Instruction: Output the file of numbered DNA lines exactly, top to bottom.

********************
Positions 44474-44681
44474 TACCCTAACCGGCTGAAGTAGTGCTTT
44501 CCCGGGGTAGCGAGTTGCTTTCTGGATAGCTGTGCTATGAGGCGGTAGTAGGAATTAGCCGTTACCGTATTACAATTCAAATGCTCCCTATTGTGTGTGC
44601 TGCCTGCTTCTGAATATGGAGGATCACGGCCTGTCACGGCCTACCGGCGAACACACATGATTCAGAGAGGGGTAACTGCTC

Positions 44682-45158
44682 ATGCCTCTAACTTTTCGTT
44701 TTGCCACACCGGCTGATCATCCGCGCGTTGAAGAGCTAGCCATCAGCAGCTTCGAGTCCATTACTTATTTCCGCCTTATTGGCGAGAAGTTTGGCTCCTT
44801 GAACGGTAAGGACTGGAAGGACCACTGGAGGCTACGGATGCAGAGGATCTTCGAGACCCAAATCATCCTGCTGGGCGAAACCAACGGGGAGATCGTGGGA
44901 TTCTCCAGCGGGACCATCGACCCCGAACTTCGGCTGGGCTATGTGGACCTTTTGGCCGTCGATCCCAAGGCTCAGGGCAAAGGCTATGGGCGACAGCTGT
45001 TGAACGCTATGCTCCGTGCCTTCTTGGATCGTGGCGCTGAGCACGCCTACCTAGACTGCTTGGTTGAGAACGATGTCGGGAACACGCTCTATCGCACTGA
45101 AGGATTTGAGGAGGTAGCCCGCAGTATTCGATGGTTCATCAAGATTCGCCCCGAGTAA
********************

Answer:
Positions 44474-44681
44474 TACCCTAACCGGCTGAAGTAGTGCTTT
44501 CCCGGGGTAGCGAGTTGCTTTCTGGATAGCTGTGCTATGAGGCGGTAGTAGGAATTAGCCGTTACCGTATTACAATTCAAATGCTCCCTATTGTGTGTGC
44601 TGCCTGCTTCTGAATATGGAGGATCACGGCCTGTCACGGCCTACCGGCGAACACACATGATTCAGAGAGGGGTAACTGCTC

Positions 44682-45158
44682 ATGCCTCTAACTTTTCGTT
44701 TTGCCACACCGGCTGATCATCCGCGCGTTGAAGAGCTAGCCATCAGCAGCTTCGAGTCCATTACTTATTTCCGCCTTATTGGCGAGAAGTTTGGCTCCTT
44801 GAACGGTAAGGACTGGAAGGACCACTGGAGGCTACGGATGCAGAGGATCTTCGAGACCCAAATCATCCTGCTGGGCGAAACCAACGGGGAGATCGTGGGA
44901 TTCTCCAGCGGGACCATCGACCCCGAACTTCGGCTGGGCTATGTGGACCTTTTGGCCGTCGATCCCAAGGCTCAGGGCAAAGGCTATGGGCGACAGCTGT
45001 TGAACGCTATGCTCCGTGCCTTCTTGGATCGTGGCGCTGAGCACGCCTACCTAGACTGCTTGGTTGAGAACGATGTCGGGAACACGCTCTATCGCACTGA
45101 AGGATTTGAGGAGGTAGCCCGCAGTATTCGATGGTTCATCAAGATTCGCCCCGAGTAA